Grim search for victims as wildfires grow to size of NYC

A Cal Fire firefighter works on hot spots on a hill in the Oakmont area of Santa Rosa, Calif., Thursday, Oct. 12, 2017. Gusting winds and dry air forecast for Thursday could drive the next wave of devastating wildfires that are already well on their way to becoming the deadliest and most destructive in California history. (AP Photo/Jeff Chiu)
A firefighter walks along the Highway 29 as thick smoke from a wildfire fills the air Thursday, Oct. 12, 2017, near Calistoga, Calif. Officials say progress is being made in some of the largest wildfires burning in Northern California but that the death toll is almost sure to surge. (AP Photo/Jae C. Hong)
Flames leap skyward as a wildfire burns along a ridge Thursday, Oct. 12, 2017, in Sonoma, Calif. Gusting winds and dry air forecast for Thursday could drive the next wave of devastating wildfires that are already on their way to becoming the deadliest and most destructive in California history. (AP Photo/Rich Pedroncelli)
A helicopter drops a load of water on a wildfire Thursday, Oct. 12, 2017, in Sonoma, Calif. Gusting winds and dry air forecast for Thursday could drive the next wave of devastating wildfires that are already on their way to becoming the deadliest and most destructive in California history. (AP Photo/Rich Pedroncelli)
A Cal Fire firefighter works on hot spots on a hill in the Oakmont area of Santa Rosa, Calif., Thursday, Oct. 12, 2017. A forecast for gusty winds and dry air threatened to fan the fires, which are fast becoming the deadliest and most destructive in California history after destroying thousands of homes and businesses. . (AP Photo/Jeff Chiu)
A hand crew works on hot spots on a hill in the Oakmont area of Santa Rosa, Calif., Thursday, Oct. 12, 2017. A forecast for gusty winds and dry air threatened to fan the fires, which are fast becoming the deadliest and most destructive in California history after destroying thousands of homes and businesses. (AP Photo/Jeff Chiu)
FILE - In this Oct. 9, 2017, file photo, flames from a wildfire leap into the air in Napa, Calif. For many residents in the path of one of California's deadliest blazes, talk is of wind direction, evacuations and goodbyes. (AP Photo/Rich Pedroncelli, File)
FILE - In this Oct 10, 2017, file photo, Leonard George sprays down trees in front of his house in the Oakmont area of Santa Rosa, Calif. For many residents in the path of one of California's deadliest blazes, talk is of wind direction, evacuations and goodbyes. (AP Photo/Jeff Chiu, File)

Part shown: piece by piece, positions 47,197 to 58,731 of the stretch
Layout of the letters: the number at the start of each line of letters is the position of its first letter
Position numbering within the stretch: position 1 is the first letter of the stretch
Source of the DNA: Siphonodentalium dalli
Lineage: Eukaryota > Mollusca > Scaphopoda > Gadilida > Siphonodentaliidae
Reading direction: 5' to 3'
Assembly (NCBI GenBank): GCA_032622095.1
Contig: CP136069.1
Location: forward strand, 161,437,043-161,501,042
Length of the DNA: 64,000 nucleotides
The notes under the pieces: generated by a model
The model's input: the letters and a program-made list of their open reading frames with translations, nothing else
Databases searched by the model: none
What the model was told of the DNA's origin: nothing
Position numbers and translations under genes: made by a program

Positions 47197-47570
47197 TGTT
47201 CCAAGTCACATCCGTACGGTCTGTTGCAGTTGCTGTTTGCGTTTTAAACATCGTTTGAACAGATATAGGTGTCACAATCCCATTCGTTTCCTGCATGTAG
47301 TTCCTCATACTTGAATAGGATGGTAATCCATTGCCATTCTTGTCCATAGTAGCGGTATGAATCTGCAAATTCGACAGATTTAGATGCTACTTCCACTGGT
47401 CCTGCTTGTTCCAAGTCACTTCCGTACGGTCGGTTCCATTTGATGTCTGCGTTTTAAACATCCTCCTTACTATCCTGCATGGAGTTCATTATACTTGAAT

Firefighters put out a hot spot from a wildfire Thursday, Oct. 12, 2017, near Calistoga, Calif. Communities in wildfire-prone Northern California have an array of emergency systems designed to alert residents of danger: text messages, phone calls, emails and tweets. But after days of raging blazes left at least 23 dead, authorities said those methods will be assessed after some residents complained those warnings never got through. (AP Photo/Jae C. Hong)
A firefighter gestures to his colleagues as he walks through thick smoke from a wildfire Thursday, Oct. 12, 2017, near Calistoga, Calif. (AP Photo/Jae C. Hong)
The San Francisco skyline is obscured by smoke and haze from wildfires Thursday, Oct. 12, 2017, in this view from Sausalito, Calif. Gusting winds and dry air forecast for Thursday could drive the next wave of devastating wildfires that are already well on their way to becoming the deadliest and most destructive in California history. (AP Photo/Eric Risberg)

SONOMA, Calif. — Teams with cadaver dogs began a grim search Thursday for more dead in parts of California wine country devastated by wildfires, resorting in some cases to serial numbers stamped on medical implants to identify remains that turned up in the charred ruins.

Many of the flames still burned out of control, and the fires grew to more than 300 square miles (777 square kilometers), an area as large as New York City.

Sonoma and Napa counties endured a fourth day of choking smoke while many residents fled to shelters or camped out on beaches to await word on their homes and loved ones.

A forecast for gusty winds and dry air threatened to fan the fires, which claimed their 29th victim and were fast becoming the deadliest and most destructive in California history.

Some of the state's most historic tourist sites, including Sonoma city and Calistoga in Napa Valley, were ghost towns populated only by fire crews trying to stop the advancing infernos.